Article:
By Rory Fleming
Most of the states with incarceration rates in the top 15 are deeply conservative states. Only a handful of them, including Georgia, Arizona, and Florida, were considered “battleground states” by CNN in the 2020 Presidential race. Oklahoma, Louisiana, and Mississippi are all in the top five.
However, Arizona and Florida stand out on the list in several ways—like their racial diversity, resurgence of an activist left, and possession of several liberal cities which are home to a significant percentage of the state population. While Georgia has Atlanta, Arizona has Phoenix and Tucson. Florida has Miami, Tampa, and more. Texas, another highly incarcerated battleground state, is significantly more rural than either.
No matter what decarceration activists do or how large their ranks swell, it seems that little will change the status quo in Florida or Arizona. But less discussion has been historically dedicated to why.
That is starting to change. Within the last month, ProPublica ran a story on a former prosecutor named Steve Twist, who many say is the person most responsible for Arizona’s status quo. By milking strategic friendships with prominent conservative figures, Twist made it his personal mission to make tough-on-crime politically unchallengeable. As a patron of various entities, including Arizona police chiefs, the attorney general’s office, and even the NRA, he helped write and enact the state’s three strikes law and its anti-parole “truth in sentencing” law.
According to research from Phillips Black Project, attorneys John Mills and Aliya Sternstein, the state’s founders, were motivated in part by a progressive view of crime and punishment. Twist undid that.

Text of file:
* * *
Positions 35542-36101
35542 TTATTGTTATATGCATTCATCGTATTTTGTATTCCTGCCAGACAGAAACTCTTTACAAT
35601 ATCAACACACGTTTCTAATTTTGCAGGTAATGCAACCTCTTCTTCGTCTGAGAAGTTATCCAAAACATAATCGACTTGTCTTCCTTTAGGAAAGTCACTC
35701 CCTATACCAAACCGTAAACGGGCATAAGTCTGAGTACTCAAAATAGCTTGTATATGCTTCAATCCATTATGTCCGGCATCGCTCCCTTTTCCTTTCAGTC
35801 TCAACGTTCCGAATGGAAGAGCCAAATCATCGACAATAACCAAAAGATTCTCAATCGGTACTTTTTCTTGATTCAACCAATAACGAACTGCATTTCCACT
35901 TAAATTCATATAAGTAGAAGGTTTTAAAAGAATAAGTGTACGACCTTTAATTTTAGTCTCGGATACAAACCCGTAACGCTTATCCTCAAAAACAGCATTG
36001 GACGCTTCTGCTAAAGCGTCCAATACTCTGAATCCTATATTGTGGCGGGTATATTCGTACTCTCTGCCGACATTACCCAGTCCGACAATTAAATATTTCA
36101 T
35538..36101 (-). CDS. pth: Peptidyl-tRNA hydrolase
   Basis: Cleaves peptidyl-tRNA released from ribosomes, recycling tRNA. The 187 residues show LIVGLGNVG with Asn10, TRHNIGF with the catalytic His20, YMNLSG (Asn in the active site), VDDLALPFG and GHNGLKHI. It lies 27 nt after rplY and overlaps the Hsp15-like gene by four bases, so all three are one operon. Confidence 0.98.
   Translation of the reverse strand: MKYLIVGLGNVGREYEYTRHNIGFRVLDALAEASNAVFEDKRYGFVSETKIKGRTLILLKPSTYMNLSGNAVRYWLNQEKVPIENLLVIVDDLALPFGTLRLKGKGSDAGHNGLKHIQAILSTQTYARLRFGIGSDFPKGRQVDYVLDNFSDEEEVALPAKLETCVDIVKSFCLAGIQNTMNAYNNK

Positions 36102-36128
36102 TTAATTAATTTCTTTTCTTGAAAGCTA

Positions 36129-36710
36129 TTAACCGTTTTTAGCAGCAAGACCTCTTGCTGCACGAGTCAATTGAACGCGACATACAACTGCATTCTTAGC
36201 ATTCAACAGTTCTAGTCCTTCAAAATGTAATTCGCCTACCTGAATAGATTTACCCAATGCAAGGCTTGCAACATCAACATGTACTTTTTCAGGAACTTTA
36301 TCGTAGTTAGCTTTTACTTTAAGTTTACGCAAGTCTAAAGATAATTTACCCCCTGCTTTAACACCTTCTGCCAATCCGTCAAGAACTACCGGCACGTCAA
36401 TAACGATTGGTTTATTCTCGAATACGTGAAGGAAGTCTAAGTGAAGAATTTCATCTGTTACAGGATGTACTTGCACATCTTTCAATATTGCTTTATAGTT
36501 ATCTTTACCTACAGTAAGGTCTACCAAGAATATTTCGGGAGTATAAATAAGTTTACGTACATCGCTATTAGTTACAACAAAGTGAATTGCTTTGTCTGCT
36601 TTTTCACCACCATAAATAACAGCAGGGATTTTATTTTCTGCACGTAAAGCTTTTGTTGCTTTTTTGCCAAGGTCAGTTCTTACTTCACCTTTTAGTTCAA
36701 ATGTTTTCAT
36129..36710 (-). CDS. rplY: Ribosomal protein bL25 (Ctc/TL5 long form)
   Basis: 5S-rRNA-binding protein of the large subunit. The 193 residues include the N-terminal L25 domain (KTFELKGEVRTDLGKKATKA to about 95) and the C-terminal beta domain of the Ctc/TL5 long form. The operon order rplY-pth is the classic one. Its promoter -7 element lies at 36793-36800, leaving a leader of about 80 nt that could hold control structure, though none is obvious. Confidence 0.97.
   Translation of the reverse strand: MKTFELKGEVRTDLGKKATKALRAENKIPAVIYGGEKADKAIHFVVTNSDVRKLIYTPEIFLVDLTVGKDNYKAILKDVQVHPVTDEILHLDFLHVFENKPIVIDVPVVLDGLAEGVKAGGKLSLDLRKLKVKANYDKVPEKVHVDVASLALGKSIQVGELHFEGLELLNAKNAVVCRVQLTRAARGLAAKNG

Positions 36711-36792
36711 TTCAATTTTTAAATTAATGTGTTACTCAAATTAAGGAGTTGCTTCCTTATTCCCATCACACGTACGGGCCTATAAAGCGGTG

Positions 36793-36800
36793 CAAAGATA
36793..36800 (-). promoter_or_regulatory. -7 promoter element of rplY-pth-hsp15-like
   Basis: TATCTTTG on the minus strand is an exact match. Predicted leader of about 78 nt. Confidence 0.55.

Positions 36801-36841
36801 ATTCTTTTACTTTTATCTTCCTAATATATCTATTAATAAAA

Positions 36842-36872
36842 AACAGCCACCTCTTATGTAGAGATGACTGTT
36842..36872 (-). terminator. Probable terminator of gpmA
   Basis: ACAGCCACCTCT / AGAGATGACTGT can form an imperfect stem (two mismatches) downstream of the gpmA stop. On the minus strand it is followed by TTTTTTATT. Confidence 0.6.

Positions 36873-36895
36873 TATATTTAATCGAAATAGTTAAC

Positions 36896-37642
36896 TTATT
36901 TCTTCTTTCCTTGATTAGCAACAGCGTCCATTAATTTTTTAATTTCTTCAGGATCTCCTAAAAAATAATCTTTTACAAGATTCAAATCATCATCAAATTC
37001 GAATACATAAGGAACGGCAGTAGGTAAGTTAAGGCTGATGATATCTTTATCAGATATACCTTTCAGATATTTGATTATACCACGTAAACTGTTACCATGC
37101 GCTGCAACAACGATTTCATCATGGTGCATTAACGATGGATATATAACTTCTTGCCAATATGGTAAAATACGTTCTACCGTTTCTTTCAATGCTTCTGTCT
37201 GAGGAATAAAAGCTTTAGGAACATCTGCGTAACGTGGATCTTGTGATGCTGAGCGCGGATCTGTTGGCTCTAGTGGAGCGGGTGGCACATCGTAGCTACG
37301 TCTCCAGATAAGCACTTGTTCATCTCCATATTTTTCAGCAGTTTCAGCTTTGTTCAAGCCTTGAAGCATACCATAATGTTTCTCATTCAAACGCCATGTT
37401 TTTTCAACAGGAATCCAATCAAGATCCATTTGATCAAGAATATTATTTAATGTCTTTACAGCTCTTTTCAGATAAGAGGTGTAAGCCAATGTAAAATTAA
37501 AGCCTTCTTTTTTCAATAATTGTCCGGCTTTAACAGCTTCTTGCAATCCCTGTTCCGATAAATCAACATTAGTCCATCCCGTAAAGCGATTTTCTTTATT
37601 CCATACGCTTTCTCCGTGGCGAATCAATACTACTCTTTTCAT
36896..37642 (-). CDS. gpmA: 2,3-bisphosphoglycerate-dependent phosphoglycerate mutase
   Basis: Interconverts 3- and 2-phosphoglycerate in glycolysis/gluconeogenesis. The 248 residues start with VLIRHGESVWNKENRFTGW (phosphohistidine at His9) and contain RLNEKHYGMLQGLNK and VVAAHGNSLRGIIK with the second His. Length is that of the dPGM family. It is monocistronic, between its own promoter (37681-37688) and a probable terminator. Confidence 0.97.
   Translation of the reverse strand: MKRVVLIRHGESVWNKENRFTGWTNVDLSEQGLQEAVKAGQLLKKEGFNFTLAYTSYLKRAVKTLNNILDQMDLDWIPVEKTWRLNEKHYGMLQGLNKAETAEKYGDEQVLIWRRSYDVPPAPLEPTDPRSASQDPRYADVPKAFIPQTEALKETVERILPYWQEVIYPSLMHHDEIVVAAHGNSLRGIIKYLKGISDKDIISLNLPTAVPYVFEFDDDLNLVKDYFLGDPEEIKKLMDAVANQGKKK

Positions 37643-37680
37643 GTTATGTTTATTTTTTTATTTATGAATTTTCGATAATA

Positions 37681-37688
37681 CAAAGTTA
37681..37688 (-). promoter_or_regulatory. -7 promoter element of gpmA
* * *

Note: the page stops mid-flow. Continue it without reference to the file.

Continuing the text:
The article about Twist shares a genre with a 2017 HuffPost piece written by Harvard Law Professor Ron Sullivan about a Florida attorney named Arthur “Buddy” Jacobs.
Like Twist, Jacobs is a lawyer who spent the last 40-plus years advocating for a harsher criminal justice system. After briefly working as a line prosecutor, he went into political advocacy as the General Counsel and Lobbyist for the Florida Prosecuting Attorneys Association. Whenever elected prosecutors in Florida were advocating for non-unanimous jury verdicts to be sufficient for sending convicted people to death row, or pushing for more kids to be prosecuted as adults, Jacobs was in the director’s chair, likely donning his signature white suit. (Yuck.)
It is strange to think that two unelected former prosecutors assembled enough social and political capital in their respective states to be able to essentially veto any criminal justice reform legislation that does not fit with their hypercarceral ideology. But that is exactly what seems to have happened. With disgruntled prosecutors leaving reform-minded DA offices to become spokespeople for mass incarceration, California may be at risk of a similar fate.
Rory is a writer and an attorney